- Patient deaths and “significant harm” after radiology failings at Portsmouth Hospitals Trust
- “Unacceptable” practices uncovered by the CQC
- Trust chief executive “apologises unreservedly”
Two patients died and a third suffered “significant harm” after x-rays went unreported by radiologists resulting in missed opportunities to diagnose lung cancer.
The incidents were among the “unacceptable” failures at Portsmouth Hospitals Trust, which had built up a backlog of more than 26,000 unreported images of chest x-rays by March 2017.
The Care Quality Commission, which carried out an unannounced inspection following a tip-off from a member of the public, has told the trust to take urgent action and has begun reviewing radiology reporting across the NHS.
Its report into Queen Alexandra Hospital in Cosham found three incidents where patients’ lung cancers were missed.
One patient’s x-ray, taken in 2014, was examined by a junior doctor who found no abnormality. A year later, the patient was referred for an x-ray again by their GP and this time a radiologist reported suspected lung cancer, which they felt was evident from the first x-ray.
Another patient was x-rayed in late 2015 but the medical notes showed no formal review by the referrer so it is unclear if the lung cancer was spotted – or if the x-ray was reviewed. Ten months later the patient was x-rayed again and found to have advanced spread of lung cancer.
Both patients died because of the illness, the trust confirmed to HSJ.
A third patient, who is still receiving treatment for their delayed lung cancer diagnosis, is still under investigation but a provisional cause for the delay had been identified as “a delay in the review of a chest x-ray by the referring clinician or radiologist”, the CQC said.
During its inspection, the CQC was told the trust had stopped reporting “plain film chest x-rays” by radiologists for certain referral pathways in 2007.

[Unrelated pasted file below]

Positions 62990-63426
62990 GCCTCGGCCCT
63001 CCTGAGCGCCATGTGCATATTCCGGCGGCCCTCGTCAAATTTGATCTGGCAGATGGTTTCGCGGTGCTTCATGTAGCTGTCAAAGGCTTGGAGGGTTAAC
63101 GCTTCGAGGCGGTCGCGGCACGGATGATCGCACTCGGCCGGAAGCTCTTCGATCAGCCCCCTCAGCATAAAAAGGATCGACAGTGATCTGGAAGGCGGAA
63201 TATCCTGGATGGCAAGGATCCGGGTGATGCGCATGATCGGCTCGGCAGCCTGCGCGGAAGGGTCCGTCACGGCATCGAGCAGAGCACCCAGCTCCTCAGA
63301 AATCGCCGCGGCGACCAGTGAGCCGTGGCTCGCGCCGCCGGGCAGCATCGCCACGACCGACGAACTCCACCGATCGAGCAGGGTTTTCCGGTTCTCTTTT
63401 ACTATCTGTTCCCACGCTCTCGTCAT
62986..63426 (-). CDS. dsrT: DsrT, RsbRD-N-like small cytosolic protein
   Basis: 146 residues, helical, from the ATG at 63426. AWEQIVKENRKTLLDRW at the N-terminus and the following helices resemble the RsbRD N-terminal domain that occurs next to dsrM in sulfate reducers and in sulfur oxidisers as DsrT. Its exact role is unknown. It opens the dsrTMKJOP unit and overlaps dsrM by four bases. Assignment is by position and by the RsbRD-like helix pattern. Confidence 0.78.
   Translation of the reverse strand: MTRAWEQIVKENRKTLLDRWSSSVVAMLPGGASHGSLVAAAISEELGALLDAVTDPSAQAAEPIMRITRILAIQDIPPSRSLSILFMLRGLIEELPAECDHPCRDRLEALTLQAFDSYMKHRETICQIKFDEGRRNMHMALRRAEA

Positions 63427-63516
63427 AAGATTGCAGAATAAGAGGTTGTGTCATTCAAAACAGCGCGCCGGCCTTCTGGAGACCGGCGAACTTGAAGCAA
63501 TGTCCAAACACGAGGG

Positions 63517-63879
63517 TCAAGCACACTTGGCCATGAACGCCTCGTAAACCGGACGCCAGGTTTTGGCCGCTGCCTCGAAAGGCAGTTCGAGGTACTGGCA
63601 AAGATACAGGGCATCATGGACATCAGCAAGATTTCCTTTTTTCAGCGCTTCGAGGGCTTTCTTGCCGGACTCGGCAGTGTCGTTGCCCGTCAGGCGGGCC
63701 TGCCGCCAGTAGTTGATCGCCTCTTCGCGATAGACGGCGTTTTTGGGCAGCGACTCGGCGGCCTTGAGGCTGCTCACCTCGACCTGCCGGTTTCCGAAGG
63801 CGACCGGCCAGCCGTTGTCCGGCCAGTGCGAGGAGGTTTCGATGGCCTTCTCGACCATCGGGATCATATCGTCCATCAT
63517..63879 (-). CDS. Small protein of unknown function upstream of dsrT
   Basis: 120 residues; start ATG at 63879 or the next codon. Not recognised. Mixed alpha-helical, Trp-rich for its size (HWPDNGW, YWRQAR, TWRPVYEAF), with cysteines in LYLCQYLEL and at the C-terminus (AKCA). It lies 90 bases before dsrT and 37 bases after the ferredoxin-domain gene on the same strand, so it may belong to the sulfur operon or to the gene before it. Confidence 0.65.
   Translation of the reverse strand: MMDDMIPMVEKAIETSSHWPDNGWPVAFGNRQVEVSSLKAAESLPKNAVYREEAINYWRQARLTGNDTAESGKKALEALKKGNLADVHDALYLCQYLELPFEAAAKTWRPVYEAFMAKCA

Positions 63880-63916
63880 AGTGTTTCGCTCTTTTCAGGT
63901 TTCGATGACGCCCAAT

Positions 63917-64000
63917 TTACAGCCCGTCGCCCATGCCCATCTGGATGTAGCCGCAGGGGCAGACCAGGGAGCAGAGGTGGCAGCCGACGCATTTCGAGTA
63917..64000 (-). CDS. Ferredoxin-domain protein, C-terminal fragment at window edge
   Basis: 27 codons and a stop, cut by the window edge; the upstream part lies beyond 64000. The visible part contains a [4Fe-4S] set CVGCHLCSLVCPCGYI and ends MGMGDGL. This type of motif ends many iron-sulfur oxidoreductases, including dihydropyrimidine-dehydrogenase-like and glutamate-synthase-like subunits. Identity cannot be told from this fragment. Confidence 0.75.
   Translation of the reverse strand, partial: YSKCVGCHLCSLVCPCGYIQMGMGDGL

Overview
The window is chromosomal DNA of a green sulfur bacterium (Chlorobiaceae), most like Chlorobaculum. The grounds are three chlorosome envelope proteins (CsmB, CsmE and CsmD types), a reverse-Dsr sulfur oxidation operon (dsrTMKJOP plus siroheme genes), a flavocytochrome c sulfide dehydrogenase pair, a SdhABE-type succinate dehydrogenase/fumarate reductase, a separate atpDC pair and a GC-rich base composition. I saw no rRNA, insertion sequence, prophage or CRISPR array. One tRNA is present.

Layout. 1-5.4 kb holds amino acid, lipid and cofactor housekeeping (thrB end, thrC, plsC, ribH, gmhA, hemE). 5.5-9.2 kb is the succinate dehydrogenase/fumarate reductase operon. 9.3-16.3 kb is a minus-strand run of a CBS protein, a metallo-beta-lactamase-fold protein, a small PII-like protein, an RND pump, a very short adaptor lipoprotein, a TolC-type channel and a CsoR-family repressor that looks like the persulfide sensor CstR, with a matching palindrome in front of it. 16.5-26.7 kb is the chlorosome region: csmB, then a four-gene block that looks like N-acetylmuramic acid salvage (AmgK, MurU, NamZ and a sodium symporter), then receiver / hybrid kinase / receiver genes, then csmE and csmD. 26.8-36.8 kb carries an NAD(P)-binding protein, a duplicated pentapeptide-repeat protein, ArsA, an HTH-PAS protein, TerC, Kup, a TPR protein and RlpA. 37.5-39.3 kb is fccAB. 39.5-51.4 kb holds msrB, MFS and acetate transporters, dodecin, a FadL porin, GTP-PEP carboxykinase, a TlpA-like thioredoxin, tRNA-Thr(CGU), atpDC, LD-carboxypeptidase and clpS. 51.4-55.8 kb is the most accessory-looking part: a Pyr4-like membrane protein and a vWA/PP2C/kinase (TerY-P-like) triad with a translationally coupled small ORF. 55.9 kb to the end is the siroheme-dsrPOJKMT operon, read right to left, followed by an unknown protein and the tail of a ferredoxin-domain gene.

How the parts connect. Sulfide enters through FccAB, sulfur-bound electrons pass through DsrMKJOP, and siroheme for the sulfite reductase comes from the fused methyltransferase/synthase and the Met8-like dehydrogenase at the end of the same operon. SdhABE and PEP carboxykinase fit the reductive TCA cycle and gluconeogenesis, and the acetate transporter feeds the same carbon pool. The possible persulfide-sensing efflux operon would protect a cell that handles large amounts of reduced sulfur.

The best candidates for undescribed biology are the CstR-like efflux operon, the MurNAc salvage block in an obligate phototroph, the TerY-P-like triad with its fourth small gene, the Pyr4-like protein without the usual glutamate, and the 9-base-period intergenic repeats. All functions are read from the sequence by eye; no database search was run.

This was due to an increasing lack of capacity in radiology.
The report said: “It was presumed chest x-rays could be interpreted by other doctors (including junior doctors) within the hospital.”
By the time of the inspection in July, the CQC found the only chest x-rays being reported by radiologists were for GPs or non-medical referrers such as nurses and physiotherapists, who either did not have access to the images or had not received sufficient training.
The CQC has ordered the trust to take several steps including sending weekly reports on the size of the backlog.
Chief inspector of hospitals Professor Ted Baker said: “Some junior doctors told us that they had been given responsibility for reviewing chest and abdomen x-rays without appropriate training although they felt that they were not competent or confident to do so.
“We then learned of some cases where signs of lung cancer were missed, with serious consequences for the patients involved. This is clearly unacceptable.”
Since the summer, nearly 50 per cent of the backlog has been cleared, according to the trust.
Trust chief executive Mark Cubbon, who joined in July, said the trust had apologised “unreservedly” to the families of the patients and fully accepted the CQC’s findings.
He said: “Any delays to patient care are totally unacceptable. When these issues were raised with us in the summer we immediately put in place a range of improvements to address the concerns highlighted by the CQC. This included reporting the backlog of chest x-rays as requested by the CQC.
“To provide additional assurance we have commenced an investigation into our current backlog and the findings from this will be used to review and update our policy for reporting x-rays.
“There are also many focussed ongoing improvements, including training of dedicated reporting radiographers, with further training also being offered to clinical staff.”
Nicola Strickland, president of the Royal College of Radiologists, said: “Patient x-rays and scans must be viewed as quickly as possible by a radiologist or appropriately trained clinician,” she said.
“That the Queen Alexandra Hospital had to encourage staff who were not suitably trained to report x-rays and other scans in an attempt to manage its sheer volume of unreported radiological studies – as well as having tens of thousands of x-rays waiting to be reported – is both alarming and dangerous.
“However, we know the reality of patient imaging studies sitting unreported is not isolated to Portsmouth.”
“Imaging departments across the country are battling to bring down backlogs of unreported scans. Our snapshot survey figures suggest four-out-of-five hospitals have x-rays and scans waiting unreported for at least a month.”
Earlier this year, HSJ revealed the trust had potentially put thousands of non-emergency patients at risk over mismanagement of elective waiting times.
In August, the CQC published a report that criticised the trust for serious quality failings.